The Arab Spring and the Crisis of the European Border Regime: Manufacturing Emergency in the Lampedusa Crisis
The so-called Arab Spring has thrown out of kilter the precarious balance on which the Euro-Mediterranean border-control regime has been built over the years, illustrating the need to set this regime on a new foundation. The breaking point in the crisis came when the flow of migrants landing on Italian shores in Lampedusa took a spike at the beginning of this year. I analyze how the Italian government manufactured the Lampedusa crisis by matching a discursive rhetoric to government strategy, and I highlight how the sovereign prerogative to define emergency was questioned at both a supranational and a subnational level. I also discuss the main assumption behind securitization theory, exploring the complex web of political and institutional relationships involved in the securitization process and illustrating the ambiguity of the security language deployed by the main securitizing actors. Finally, I look at the possible outcomes of the crisis by looking at the interests involved when it comes to reconfiguring the power to define and govern emergency within the framework of the European border-control regime.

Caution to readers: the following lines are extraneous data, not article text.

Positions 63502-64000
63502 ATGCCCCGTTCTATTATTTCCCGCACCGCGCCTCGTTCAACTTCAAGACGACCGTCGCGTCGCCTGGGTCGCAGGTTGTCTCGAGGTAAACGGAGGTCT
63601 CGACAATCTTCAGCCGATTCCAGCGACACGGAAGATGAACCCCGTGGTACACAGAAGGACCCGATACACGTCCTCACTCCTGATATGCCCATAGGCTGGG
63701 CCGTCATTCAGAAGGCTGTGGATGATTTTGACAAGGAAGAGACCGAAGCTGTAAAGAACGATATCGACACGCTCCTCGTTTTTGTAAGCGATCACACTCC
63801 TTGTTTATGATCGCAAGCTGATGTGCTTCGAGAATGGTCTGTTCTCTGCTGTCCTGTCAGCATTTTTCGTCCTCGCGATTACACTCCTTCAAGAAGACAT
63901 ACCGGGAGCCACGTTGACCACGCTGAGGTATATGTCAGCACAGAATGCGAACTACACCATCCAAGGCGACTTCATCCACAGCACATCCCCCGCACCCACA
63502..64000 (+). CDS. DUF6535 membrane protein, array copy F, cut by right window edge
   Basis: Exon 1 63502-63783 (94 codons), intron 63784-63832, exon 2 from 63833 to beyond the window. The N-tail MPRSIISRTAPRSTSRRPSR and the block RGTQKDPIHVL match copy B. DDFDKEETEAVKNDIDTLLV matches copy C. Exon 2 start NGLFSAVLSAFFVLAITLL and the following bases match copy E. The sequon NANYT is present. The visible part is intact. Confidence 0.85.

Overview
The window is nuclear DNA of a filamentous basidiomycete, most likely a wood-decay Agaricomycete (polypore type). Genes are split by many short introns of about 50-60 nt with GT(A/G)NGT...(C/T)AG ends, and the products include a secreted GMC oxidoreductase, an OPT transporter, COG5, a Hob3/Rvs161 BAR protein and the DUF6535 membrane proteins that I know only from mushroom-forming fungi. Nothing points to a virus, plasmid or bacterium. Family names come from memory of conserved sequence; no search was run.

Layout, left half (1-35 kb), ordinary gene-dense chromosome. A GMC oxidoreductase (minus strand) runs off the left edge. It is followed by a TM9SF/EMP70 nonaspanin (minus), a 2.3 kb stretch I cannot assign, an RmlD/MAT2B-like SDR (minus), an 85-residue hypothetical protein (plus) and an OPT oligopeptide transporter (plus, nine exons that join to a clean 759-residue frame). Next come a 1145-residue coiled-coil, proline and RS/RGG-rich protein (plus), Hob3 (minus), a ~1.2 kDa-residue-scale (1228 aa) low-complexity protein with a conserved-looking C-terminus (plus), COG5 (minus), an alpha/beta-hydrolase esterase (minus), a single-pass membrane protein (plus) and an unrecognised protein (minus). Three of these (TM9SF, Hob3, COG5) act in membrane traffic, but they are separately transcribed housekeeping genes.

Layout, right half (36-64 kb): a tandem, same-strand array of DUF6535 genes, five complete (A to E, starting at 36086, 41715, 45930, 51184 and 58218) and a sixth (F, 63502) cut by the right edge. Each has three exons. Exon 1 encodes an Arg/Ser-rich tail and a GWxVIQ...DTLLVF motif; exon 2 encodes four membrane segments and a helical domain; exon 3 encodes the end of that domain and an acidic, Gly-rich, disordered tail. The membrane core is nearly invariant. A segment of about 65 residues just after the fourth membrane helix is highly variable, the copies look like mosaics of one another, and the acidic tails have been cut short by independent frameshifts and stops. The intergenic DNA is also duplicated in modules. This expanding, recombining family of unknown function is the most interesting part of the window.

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- Andrew W. Neal, 2009. "Securitization and Risk at the EU Border: The Origins of FRONTEX," Journal of Common Market Studies, Wiley Blackwell, vol. 47, pages 333-356, 03.
- Jef Huysmans, 2000. "The European Union and the Securitization of Migration," Journal of Common Market Studies, Wiley Blackwell, vol. 38(5), pages 751-777, December.
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